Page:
What is a Trusted-Root SSL Certificate?
Get a quick rundown on trusted roots
When connecting to a web server that is using SSL, the visitor's browser decides whether or not to trust the web site's SSL certificate based on which Certificate Authority (CA) has issued the actual SSL certificate. To determine this, the browser looks at the list of Certificate Authorities it trusts known as the "Trust Store" or "Root Store", which is kept internally in the Browser or the underlying Operating System. In the Windows OS you may have come across the program which handles this – Cert Manager (or certmgr.msc). If the issuing CA is included in the Trust Store then the secure connection is initiated and the user will see the green padlock and/or green address bar when it's an EV certificate.
Most SSL certificates you come across are issued by CAs who own and use their own Trusted Root certificates, such as those issued by DigiCert, GeoTrust®, Thawte® and RapidSSL®. As DigiCert, GeoTrust®, Thawte® and RapidSSL® are known to web browser vendors as trusted issuing authorities, their Trusted Root CA certificates has already been added to all popular web browsers, hence the name "Trusted-Root" SSL certificates. GeoTrust®, Thawte® and RapidSSL®, subsidiaries of DigiCert, have multiple widely-trusted roots.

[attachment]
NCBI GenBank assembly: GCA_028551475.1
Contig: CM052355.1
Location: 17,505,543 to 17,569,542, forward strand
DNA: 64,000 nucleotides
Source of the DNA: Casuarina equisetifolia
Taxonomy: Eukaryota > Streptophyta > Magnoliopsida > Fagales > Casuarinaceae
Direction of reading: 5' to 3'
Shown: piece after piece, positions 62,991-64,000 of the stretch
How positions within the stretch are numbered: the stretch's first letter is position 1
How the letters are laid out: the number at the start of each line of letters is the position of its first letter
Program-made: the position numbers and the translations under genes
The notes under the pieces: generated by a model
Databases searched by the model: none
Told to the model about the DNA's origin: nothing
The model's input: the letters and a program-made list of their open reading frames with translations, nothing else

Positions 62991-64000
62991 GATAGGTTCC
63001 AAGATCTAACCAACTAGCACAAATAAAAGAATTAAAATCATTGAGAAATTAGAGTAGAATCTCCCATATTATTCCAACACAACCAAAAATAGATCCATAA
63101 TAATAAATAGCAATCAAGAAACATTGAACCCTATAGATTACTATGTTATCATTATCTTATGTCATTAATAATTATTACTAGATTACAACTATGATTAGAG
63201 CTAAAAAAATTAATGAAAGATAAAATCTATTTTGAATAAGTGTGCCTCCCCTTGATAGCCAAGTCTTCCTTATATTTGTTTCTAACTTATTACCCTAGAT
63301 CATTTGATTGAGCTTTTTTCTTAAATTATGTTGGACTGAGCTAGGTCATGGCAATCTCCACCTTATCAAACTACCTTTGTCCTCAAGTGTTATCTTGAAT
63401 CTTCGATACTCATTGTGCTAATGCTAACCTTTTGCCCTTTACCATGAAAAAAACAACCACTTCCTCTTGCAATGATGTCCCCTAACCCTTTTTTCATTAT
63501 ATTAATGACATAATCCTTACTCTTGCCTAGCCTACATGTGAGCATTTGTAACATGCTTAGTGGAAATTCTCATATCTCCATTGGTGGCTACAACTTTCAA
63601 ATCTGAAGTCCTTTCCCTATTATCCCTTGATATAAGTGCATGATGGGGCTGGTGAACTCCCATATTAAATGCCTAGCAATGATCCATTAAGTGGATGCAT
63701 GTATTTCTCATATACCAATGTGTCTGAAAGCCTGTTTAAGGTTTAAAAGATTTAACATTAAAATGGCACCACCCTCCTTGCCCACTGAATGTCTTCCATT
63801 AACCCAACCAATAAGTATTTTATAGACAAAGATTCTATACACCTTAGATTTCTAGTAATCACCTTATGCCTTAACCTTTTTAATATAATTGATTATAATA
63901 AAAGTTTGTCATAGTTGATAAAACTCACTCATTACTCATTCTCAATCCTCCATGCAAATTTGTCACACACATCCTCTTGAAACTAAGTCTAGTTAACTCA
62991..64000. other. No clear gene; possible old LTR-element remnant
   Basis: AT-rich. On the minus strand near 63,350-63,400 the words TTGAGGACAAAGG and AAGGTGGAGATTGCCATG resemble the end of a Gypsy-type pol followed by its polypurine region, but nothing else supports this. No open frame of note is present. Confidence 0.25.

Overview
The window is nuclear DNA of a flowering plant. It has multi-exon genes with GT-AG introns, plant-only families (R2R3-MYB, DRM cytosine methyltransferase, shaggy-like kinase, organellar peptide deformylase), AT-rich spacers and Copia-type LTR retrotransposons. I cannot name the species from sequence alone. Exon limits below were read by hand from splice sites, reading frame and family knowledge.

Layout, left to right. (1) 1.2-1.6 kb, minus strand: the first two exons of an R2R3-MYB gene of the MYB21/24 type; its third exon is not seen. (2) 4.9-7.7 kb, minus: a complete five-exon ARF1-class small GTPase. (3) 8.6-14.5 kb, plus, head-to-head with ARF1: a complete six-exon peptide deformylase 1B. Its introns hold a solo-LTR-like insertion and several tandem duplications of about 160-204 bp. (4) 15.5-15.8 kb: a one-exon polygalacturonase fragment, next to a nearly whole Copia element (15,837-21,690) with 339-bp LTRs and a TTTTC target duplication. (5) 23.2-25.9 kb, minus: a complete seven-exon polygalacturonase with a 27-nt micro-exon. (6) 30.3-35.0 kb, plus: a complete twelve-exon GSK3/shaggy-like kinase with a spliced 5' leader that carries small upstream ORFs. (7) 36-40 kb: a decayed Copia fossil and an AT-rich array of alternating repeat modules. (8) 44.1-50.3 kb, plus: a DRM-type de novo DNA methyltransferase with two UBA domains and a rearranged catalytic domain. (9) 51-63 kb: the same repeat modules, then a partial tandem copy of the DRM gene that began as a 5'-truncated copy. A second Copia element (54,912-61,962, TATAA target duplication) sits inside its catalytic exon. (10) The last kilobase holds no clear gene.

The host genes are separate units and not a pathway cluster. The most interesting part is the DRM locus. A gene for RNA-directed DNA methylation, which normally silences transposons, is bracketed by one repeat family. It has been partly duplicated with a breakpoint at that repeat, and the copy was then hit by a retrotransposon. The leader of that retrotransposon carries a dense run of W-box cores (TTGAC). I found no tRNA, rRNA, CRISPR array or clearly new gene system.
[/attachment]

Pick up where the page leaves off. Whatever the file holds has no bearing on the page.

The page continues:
There are certificates out there that do not come from a Trusted-Root, and are "un-trusted" certificates. These are issued to and from themselves, known as "self-signed" certificates, or they are from an Internal CA. This means that the browser only trusts the Certificate if its explicitly told to. When the browser encounters this certificate it will present a full page error, unless they have been added to the computers' Trust Store. For this reason, un-trusted certificates are not suitable for use on public websites. These certificates are sometimes used to secure access to internal networks, such as with a corporate intranet, however managing this can be quite a hassle as it requires IT experience to ensure the certificate performs appropriately on all devices.
CAs that use their own Trusted Root CA certificate and have had long term relationships with the top browser vendors (such as Microsoft and Netscape) for the inclusion of their Trusted Root CA certificates are seen as considerably more credible and stable. They are also easier to set up as they are natively trusted and can be quickly installed and them accesses by desktops, laptops, iPhones, Android devices, etc.